It's true, she thought. Michael McCray had never been an abusive father, just a crooked one. And he was never one to be lacking in the number of kisses and hugs for her, as a matter of fact, she was the only one he ever said the words “I love you” to.

When she came back to herself her father was still talking. “Was there anything that you ever needed, hell, anything that you ever wanted that I didn't provide for you?”

“No,” was the quiet answer.

“And why do you think that is, Morgan?”

The detective shrugged her shoulders like a teenager. “I don't know,” she mumbled.

Michael put on his most charming smile. “Yes you do. Tell me why, Morgan.”

The tall woman looked at her father with misty blue eyes. “B…because you love me?”

“That's right, kid.” He tilted his head at a sympathetic angle. “You know after my folks died I never had nobody. So, I used to always tell myself, if I ever have kids of my own I would make sure they would never have to go through the shit I did. That I would teach them how to survive.”

“You tried to make us crooks, dad. That's not how you raise kids,” she said, making it almost sound like a plea of understanding.

“It was all I knew, Morgan. Life can be bitch. I just wanted my kids to know how to kick it's ass. Nice guys finish last, Morgan. That ain't just some shit somebody made up. I learned that lesson real quick. When I was fifteen I worked my ass off, hauling shit, painting shit, cleaning shit. And what did I get for it?” he snorted in disgust. “Ten dollars if the people were feeling particularly generous that day.”

“Dad, I know how you grew up, but that doesn't…”

“I know you know the story, Morgan. All I'm saying is ain't nobody a saint. Even those people that hired me to do that backbreaking work when I was a kid had a scam going.”

Morgan raised a brow in doubt.

“This ain't no bullshit. Those people that hired a poor street kid to do some work around their houses did it to make themselves feel good. You know what mean? That, look at me I'm so liberal I'm helping the underprivileged, kinda crap. But when it came time for payment they were the most conservative bastards on the block.”

Morgan just sat looking at him. Terrified that she was starting to understand her father and the way he lived his life. When he first set out on his own the man had been an orphaned, uneducated, thirteen year-old kid that had to learn the hard way that nothing in life was free or easy. These realizations were sending tiny fissures of uncertainty through her mind, and Morgan was beginning to feel dizzy.

“The most honest people I ever worked with was crooks,” Michael was saying. “At least with them I got my fair share of the take.”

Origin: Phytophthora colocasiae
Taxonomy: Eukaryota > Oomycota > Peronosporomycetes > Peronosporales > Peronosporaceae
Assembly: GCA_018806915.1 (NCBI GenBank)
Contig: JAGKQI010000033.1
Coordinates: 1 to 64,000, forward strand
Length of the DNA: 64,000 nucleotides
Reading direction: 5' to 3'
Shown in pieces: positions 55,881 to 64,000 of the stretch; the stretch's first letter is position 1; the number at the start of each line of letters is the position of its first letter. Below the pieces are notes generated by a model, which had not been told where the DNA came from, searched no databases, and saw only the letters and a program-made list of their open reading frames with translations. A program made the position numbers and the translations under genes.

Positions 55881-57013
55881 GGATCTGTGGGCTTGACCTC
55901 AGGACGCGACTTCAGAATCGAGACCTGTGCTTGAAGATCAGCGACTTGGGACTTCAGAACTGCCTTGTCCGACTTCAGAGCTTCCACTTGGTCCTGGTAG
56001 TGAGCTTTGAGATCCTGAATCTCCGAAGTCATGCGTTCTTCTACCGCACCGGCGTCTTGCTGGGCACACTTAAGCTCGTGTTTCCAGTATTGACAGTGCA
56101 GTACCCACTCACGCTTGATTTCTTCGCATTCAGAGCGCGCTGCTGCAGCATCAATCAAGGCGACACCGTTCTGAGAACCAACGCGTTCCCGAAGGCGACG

“I…I'm confused, dad. I…I don't know what you want from me,” she said, rubbing her temple.

She looked so vulnerable to him, and Michael knew he had her exactly where he wanted her. “You know I'm not a bad guy, not really, not where it counts, Morgan.” He put his hands over his heart. “In here.”

He heard his son's voice in his head, and realized that, once again, he was probably spreading it on too thick, so he dialed the sappiness back a little.

“Help your dad out, just this one time, Morgan. Help me out of this…please.”

He could already see it happening. The wheels were turning in her head. She was looking for an out for him, and if anybody could figure an angle around this, it was Morgan. She was smart. Ten times smarter than her brothers. She… His thoughts stopped mid sentence, and he was hit with a truth so profound that he felt short of breath.

God, help me. I'm about to corrupt the most innocent thing in my life. Ethics, he thought. Ethics had never been an issue with him, but it was the very foundation on which his daughter stood. And he was about to crush it into powder, leaving her with nothing to hold her up, all so he could avoid paying for a crime that he was guilty of.

With that reality hitting him square in the face, Michael McCray, for the second time in his existence, made an instantaneous life altering decision because of his daughter. He was about to confess something that would all at once set Morgan free of him, and allow her to gain something very precious to her.

He cleared his throat. “But…before you do something for me,” he interrupted her thoughts. “I'm gonna do something for you.”

Morgan rubbed her temples again, she was getting a headache. It felt like her father was pulling her in several different directions at once, and just when she felt like she was about to regain her balance, he would tug her in another direction.

“What is it, dad?” she asked wearily.

He opened his mouth to speak the words he never thought he would say out loud to her. “I need to tell you about your mother.”


He sat with her and quietly confessed to forcing the woman to leave her children, her home, and her life behind. He told the shocked detective how he had made her mother change her name so that she couldn't be found, and finally, he told her the reason why it had all been done.

“She was interfering with the way I wanted to raise my kids, and I couldn't stand for that.”

“She was our mother, she had that right,” Morgan said with disbelief.

“The only one that had rights in my house was me,” the man countered.

Morgan dropped her head. “Did you ever love her, dad?” she asked with misery.

“Of course I did. I loved her more than any woman I had ever been with. I never even cheated on her or nothin'. Hell, I was still in love with her the day I made her leave. In some ways I'm still in love with her now.”